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Author Topic: VCE Biology Question Thread  (Read 1269301 times)  Share 

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Reus

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Re: VCE Biology Question Thread
« Reply #2310 on: July 22, 2014, 02:30:36 pm »
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Thanks alot! And another question.
what does it mean when it says "only hemizygous genotypes are possible for sex linked conditions"?
This is because unlike the autosomes of a human the X and Y chromosomes are not homologous (they differ in size, different gene expressions etc). Hence a result of Xb Y can occur as a genotype (just an example). You wouldn't conclude that this allele is homozygous (XX) or heterozygous (Xx) but in fact a hemizygous allele (Xb Y).

It's kind of confusing but once you get your head around it, its simple patterning :P
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vox nihili

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Re: VCE Biology Question Thread
« Reply #2311 on: July 22, 2014, 02:42:31 pm »
+1
Thanks alot! And another question.
what does it mean when it says "only hemizygous genotypes are possible for sex linked conditions"?

So if a gene appears on the X chromosome, you know that in a male, you're only going to get one copy of that gene. In the female, it's all normal.
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Re: VCE Biology Question Thread
« Reply #2312 on: July 22, 2014, 02:46:48 pm »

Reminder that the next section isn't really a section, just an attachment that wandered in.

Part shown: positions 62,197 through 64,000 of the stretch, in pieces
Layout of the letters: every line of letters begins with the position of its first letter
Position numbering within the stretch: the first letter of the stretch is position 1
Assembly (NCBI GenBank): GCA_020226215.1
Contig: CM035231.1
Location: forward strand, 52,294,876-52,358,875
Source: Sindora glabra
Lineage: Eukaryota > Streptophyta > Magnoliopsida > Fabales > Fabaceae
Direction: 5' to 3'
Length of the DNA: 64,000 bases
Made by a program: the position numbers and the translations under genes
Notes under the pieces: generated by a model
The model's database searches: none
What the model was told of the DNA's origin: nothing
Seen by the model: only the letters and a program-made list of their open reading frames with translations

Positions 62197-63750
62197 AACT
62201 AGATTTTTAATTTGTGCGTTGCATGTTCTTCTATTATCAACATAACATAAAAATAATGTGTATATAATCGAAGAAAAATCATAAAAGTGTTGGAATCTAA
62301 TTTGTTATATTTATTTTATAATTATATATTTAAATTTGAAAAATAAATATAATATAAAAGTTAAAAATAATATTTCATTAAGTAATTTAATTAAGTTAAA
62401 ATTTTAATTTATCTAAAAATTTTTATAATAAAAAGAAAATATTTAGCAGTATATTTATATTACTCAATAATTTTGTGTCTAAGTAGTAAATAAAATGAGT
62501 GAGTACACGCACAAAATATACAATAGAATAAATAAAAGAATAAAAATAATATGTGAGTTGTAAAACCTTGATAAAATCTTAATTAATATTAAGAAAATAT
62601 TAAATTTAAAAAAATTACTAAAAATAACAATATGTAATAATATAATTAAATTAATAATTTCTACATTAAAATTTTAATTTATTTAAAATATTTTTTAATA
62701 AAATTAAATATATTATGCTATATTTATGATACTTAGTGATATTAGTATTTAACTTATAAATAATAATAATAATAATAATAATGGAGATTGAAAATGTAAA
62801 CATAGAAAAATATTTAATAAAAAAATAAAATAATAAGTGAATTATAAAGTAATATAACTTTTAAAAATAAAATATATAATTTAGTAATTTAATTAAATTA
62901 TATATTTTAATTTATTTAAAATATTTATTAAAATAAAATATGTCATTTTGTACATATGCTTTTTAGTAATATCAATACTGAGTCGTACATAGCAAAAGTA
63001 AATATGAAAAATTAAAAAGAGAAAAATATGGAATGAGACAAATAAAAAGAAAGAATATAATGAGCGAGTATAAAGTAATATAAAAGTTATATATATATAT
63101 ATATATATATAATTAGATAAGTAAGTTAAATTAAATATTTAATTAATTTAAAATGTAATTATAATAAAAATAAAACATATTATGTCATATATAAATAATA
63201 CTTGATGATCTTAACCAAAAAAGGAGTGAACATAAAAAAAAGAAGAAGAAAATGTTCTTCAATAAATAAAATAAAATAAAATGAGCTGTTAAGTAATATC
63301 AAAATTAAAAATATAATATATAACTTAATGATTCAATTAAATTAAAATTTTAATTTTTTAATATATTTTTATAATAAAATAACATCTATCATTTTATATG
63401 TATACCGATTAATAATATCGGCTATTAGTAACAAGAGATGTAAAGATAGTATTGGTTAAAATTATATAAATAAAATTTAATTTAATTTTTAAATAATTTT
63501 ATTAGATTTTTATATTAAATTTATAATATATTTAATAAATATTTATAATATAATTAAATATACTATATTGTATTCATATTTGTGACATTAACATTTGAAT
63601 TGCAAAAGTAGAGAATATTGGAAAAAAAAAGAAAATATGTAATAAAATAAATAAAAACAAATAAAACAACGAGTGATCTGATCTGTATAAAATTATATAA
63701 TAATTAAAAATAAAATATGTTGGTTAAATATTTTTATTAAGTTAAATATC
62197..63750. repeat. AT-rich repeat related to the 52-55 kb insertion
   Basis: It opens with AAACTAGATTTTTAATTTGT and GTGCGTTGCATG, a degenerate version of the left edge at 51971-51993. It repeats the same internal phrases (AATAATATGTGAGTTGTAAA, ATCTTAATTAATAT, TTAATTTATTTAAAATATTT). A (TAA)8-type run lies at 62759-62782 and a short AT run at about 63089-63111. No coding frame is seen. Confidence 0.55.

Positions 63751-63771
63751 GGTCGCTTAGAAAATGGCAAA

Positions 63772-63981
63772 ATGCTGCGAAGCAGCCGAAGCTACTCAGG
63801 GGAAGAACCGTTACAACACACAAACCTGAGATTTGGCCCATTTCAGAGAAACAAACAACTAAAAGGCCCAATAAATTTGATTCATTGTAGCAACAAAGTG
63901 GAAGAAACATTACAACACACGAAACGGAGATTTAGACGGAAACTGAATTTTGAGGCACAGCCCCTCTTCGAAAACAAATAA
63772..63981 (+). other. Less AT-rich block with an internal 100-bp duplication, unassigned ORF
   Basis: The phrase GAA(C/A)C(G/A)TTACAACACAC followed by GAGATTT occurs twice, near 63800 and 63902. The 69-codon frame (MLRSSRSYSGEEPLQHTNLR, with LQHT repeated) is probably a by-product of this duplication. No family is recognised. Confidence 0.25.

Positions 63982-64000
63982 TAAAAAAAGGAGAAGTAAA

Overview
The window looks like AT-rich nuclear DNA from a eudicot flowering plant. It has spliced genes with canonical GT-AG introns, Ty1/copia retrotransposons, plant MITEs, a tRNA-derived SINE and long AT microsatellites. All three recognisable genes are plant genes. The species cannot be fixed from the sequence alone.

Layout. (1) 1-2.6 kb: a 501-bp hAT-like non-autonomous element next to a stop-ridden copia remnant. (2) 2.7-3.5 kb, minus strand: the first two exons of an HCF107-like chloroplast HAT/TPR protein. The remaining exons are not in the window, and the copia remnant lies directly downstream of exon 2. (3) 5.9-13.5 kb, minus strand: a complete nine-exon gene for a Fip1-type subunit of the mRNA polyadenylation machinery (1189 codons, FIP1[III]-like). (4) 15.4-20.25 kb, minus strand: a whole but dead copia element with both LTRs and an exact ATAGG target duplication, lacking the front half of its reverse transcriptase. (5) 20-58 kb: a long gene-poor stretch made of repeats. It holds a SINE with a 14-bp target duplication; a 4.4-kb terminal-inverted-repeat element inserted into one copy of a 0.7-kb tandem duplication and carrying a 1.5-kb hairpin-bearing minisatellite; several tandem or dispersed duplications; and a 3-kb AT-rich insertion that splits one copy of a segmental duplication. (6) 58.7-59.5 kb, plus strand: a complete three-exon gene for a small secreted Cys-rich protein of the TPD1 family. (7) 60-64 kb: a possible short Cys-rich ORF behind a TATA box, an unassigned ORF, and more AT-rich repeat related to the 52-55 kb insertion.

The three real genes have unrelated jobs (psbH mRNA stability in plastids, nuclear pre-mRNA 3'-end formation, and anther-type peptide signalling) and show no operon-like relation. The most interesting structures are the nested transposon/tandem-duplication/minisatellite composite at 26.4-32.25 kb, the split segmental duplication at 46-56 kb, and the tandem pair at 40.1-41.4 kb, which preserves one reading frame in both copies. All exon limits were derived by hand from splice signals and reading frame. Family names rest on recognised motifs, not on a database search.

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So if a gene appears on the X chromosome, you know that in a male, you're only going to get one copy of that gene. In the female, it's all normal.
thanks, and sorry for bombarding you all with questions.
....but here is another one.
could someone please explain the ratio that occurs in a mono-hybrid and dihyhybrid cross eg 1:2:1 or 3:1
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Re: VCE Biology Question Thread
« Reply #2313 on: July 22, 2014, 03:40:05 pm »
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thanks, and sorry for bombarding you all with questions.
....but here is another one.
could someone please explain the ratio that occurs in a mono-hybrid and dihyhybrid cross eg 1:2:1 or 3:1


I think the ratio that occurs in a dihybrid cross is 9:3:3:1.. :)

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Re: VCE Biology Question Thread
« Reply #2314 on: July 22, 2014, 03:53:04 pm »
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I think the ratio that occurs in a dihybrid cross is 9:3:3:1.. :)

Also known as the Mendelian Ratio  ;)
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dankfrank420

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Re: VCE Biology Question Thread
« Reply #2315 on: July 22, 2014, 04:28:02 pm »
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Not really a super-relevant question, but how did people who did the 2013 Bio exam find it? Did it seem easy to you?